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The liturgy has its roots in the Old Testament, New Testament, and the early Church. It has been adapted throughout generations, but its basic form has remained the same since the days of the Apostles. From the beginning, the liturgy has been designed to express the beauty of God and the important role of Christians in worship. We gather to worship God through song, prayer, responsive reading, reflection, and celebration of the Eucharist. The following is a brief description of each aspect of the liturgy used in our worship services.
During the opening song or hymn, a cross is carried into the sanctuary down the main aisle to symbolize the entrance of God’s people into the presence of God through Christ.
A verse of Scripture is the corporate proclamation of the primary purpose in gathering—to worship God and celebrate the coming of his Kingdom.
The songs at the beginning of the service are intended to help us proclaim the glory and majesty of God in a spirit of joy and wonder.
Prayer for Purity
“Almighty God, to whom all hearts are open…” This prayer prepares us to enter into true worship acknowledging our need for cleansing and the role of the Holy Spirit in worship.
The Collect is a prayer that “collects” the church around a central prayer, usually following the themes in the readings and sermon.
We read from the Old and New Testaments because God continues to speak to his people through all of Scripture. We read from the Gospels because the coming of Christ is the central event of our faith.
An authoritative proclamation from Scripture and applied to the context of our daily lives and culture.
The creed summarizes the Christian faith as it has been proclaimed through every generation. When we recite the creed, we affirm our unity with generation after generation of Christians through the ages.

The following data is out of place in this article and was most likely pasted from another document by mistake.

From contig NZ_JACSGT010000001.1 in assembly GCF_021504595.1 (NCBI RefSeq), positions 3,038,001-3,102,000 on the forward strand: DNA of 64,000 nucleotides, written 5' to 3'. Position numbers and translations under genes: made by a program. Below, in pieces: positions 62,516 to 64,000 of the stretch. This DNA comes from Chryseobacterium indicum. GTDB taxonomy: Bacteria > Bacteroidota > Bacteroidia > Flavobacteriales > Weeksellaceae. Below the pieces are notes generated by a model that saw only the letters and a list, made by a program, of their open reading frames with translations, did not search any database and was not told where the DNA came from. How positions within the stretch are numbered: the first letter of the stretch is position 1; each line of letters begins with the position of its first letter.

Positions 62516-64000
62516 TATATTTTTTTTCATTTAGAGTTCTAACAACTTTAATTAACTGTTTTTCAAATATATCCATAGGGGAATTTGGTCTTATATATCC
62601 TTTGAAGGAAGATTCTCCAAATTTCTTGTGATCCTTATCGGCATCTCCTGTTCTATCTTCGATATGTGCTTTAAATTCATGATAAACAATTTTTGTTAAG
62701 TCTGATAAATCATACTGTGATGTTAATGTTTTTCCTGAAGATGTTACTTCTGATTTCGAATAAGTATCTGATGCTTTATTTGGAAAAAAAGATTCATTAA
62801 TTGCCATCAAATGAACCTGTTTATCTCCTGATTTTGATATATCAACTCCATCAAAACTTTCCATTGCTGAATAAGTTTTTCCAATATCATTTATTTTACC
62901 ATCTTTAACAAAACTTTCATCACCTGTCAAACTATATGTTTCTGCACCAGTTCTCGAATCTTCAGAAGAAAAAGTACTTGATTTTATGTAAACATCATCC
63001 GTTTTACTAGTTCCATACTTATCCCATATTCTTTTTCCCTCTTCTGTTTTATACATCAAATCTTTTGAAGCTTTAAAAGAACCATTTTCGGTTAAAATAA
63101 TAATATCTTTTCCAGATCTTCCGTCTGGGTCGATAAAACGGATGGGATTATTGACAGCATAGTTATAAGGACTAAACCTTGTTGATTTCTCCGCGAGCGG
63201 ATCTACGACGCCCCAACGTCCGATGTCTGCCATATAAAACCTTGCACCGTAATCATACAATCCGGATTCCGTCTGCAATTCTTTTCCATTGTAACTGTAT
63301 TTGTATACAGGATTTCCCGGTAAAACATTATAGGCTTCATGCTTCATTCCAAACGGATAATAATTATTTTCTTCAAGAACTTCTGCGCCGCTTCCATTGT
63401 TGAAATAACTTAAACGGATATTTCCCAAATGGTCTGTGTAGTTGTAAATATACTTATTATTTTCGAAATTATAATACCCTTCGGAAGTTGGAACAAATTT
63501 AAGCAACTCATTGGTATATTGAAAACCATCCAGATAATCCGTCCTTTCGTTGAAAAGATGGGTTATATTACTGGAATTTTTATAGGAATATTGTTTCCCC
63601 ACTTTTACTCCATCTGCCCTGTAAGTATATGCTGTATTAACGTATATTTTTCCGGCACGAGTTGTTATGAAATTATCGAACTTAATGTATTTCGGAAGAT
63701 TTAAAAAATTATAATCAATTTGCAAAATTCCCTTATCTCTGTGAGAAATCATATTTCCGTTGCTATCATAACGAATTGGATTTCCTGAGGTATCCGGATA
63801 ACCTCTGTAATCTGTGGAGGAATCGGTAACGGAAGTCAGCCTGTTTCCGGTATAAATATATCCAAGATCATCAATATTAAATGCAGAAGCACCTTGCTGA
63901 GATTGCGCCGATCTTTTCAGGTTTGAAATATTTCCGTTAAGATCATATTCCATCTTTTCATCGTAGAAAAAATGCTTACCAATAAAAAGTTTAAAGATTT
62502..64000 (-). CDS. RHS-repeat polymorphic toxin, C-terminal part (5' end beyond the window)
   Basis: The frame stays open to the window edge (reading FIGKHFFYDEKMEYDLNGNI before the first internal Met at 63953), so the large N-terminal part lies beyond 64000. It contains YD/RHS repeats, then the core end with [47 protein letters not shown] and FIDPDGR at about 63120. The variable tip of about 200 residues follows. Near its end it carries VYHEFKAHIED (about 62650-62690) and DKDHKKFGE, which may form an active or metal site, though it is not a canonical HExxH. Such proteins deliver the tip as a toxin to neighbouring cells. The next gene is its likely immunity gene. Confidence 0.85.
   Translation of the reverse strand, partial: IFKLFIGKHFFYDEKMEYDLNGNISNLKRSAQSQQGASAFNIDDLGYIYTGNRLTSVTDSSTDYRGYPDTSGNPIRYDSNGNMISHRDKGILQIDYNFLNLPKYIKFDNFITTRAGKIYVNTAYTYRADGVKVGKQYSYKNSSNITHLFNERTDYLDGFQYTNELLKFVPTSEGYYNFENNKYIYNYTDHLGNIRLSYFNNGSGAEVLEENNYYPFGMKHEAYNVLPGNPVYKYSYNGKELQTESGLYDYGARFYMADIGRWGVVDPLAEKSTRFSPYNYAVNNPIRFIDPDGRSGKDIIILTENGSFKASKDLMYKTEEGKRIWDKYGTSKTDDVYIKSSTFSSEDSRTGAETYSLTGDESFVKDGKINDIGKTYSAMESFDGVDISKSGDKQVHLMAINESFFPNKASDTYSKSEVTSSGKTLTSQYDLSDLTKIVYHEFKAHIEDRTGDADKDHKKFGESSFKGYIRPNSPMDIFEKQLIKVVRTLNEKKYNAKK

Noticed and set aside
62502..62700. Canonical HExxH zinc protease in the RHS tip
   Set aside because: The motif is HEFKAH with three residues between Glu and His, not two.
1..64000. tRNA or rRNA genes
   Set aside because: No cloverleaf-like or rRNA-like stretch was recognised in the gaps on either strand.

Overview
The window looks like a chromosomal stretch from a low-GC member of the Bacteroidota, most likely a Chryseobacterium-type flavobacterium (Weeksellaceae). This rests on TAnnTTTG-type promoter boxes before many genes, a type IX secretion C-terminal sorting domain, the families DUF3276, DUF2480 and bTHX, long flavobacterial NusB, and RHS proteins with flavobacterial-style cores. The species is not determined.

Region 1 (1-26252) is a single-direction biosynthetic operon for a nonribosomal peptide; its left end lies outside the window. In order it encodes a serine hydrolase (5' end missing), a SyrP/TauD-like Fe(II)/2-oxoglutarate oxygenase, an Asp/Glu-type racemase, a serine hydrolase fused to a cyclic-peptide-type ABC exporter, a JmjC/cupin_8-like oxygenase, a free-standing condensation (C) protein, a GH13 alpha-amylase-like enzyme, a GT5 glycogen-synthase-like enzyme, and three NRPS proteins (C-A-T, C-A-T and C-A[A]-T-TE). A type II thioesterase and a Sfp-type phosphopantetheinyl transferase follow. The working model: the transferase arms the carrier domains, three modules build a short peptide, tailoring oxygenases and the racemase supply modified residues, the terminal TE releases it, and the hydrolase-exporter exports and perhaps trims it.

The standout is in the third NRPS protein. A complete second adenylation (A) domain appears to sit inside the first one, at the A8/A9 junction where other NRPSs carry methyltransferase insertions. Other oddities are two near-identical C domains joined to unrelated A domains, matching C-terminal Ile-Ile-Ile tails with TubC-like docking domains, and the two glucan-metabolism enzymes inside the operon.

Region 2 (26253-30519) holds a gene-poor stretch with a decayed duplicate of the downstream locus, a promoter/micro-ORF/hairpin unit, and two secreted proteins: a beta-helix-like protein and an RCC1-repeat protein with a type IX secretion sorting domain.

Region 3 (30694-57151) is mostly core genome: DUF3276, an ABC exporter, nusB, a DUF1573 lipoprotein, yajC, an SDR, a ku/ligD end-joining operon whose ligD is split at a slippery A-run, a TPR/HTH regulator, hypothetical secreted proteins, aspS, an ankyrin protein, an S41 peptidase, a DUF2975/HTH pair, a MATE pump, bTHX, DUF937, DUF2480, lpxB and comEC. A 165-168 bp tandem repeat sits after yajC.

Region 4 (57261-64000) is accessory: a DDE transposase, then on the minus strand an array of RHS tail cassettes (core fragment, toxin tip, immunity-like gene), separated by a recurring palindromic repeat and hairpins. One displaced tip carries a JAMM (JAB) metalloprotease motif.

Prayers of the People
We pray for the Church, our world, our community, and those in need. This prayer takes many forms. Each one emphasizes the participation of the whole people, silently or aloud.
The confession of sin gives us a time to reflect upon our need of mercy and grace for sins committed against God and our neighbors. At the end of the confession, the pastor proclaims forgiveness because Scripture assures us that God forgives us when we confess our sins.
Before we can appropriately celebrate the Eucharist together, we need to reaffirm that we are at peace with one another.
The offering is an act of worship by which we acknowledge our dependence upon God for the many blessings in our life. We “give back” to God the firstfruits of what He has given to us in order to demonstrate our thankfulness for his mercy and grace and to proclaim that indeed our whole lives belong to him.
The Eucharistic meal is a celebration of the past, present, and the future of God’s grace towards us. The bread and wine are taken from the earth, reminding us that all of creation is a gift from God. They are consecrated, reminding us that Jesus died for our sins and the sins of the whole world. We receive the consecrated bread and wine, reminding us that we are united with Christ by faith, and that it is by the grace of God given in Christ that we live and grow to become like Him.
As the service ends, the cross leads the recessional, reminding us that we go forth into the world to proclaim the good news of the coming kingdom of God to all of creation.
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